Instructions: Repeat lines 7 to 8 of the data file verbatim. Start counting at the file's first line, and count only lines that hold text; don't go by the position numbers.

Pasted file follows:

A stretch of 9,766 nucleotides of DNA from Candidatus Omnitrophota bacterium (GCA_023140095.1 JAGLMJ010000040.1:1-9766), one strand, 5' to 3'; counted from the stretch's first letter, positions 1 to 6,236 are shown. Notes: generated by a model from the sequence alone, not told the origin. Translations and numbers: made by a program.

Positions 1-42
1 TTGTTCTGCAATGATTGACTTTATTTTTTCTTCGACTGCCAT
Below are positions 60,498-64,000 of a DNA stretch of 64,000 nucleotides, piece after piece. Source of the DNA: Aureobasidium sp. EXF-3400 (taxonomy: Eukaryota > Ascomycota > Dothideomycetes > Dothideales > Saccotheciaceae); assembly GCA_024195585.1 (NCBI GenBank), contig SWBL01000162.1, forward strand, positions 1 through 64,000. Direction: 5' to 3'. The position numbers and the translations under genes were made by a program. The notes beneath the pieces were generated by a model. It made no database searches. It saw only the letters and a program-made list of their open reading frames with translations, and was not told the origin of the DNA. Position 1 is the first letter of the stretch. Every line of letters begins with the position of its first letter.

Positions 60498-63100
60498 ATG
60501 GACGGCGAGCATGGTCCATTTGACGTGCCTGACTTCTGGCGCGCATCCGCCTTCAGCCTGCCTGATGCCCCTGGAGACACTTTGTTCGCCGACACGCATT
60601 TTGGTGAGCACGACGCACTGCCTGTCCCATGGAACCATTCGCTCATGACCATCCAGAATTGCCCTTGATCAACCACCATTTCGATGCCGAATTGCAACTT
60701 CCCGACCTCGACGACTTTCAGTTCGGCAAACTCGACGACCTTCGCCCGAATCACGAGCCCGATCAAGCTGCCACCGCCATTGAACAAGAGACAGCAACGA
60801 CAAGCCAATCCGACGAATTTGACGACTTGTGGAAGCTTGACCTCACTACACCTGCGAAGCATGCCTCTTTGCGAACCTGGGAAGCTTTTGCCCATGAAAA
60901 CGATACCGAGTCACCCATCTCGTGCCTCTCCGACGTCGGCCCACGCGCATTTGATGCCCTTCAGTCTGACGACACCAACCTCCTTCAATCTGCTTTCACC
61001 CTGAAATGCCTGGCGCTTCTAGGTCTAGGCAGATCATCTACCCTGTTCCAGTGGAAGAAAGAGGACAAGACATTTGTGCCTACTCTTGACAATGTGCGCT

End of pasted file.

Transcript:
60501 GACGGCGAGCATGGTCCATTTGACGTGCCTGACTTCTGGCGCGCATCCGCCTTCAGCCTGCCTGATGCCCCTGGAGACACTTTGTTCGCCGACACGCATT
60601 TTGGTGAGCACGACGCACTGCCTGTCCCATGGAACCATTCGCTCATGACCATCCAGAATTGCCCTTGATCAACCACCATTTCGATGCCGAATTGCAACTT